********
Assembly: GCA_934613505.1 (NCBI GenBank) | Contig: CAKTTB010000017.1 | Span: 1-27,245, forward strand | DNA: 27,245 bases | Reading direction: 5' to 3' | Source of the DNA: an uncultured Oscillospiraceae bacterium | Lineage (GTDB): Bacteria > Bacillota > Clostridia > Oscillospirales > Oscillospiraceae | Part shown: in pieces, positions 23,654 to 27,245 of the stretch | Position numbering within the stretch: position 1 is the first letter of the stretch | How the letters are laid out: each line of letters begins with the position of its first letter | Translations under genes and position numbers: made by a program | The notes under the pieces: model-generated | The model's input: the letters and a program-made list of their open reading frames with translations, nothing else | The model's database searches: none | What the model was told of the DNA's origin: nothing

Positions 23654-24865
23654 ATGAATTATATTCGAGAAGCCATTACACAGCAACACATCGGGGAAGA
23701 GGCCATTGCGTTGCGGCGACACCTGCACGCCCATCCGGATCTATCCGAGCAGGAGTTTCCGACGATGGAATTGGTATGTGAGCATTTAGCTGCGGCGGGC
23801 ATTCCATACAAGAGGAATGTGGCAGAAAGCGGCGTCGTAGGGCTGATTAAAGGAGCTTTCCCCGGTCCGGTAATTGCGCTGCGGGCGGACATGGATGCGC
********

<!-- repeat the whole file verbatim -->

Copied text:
Assembly: GCA_934613505.1 (NCBI GenBank) | Contig: CAKTTB010000017.1 | Span: 1-27,245, forward strand | DNA: 27,245 bases | Reading direction: 5' to 3' | Source of the DNA: an uncultured Oscillospiraceae bacterium | Lineage (GTDB): Bacteria > Bacillota > Clostridia > Oscillospirales > Oscillospiraceae | Part shown: in pieces, positions 23,654 to 27,245 of the stretch | Position numbering within the stretch: position 1 is the first letter of the stretch | How the letters are laid out: each line of letters begins with the position of its first letter | Translations under genes and position numbers: made by a program | The notes under the pieces: model-generated | The model's input: the letters and a program-made list of their open reading frames with translations, nothing else | The model's database searches: none | What the model was told of the DNA's origin: nothing

Positions 23654-24865
23654 ATGAATTATATTCGAGAAGCCATTACACAGCAACACATCGGGGAAGA
23701 GGCCATTGCGTTGCGGCGACACCTGCACGCCCATCCGGATCTATCCGAGCAGGAGTTTCCGACGATGGAATTGGTATGTGAGCATTTAGCTGCGGCGGGC
23801 ATTCCATACAAGAGGAATGTGGCAGAAAGCGGCGTCGTAGGGCTGATTAAAGGAGCTTTCCCCGGTCCGGTAATTGCGCTGCGGGCGGACATGGATGCGC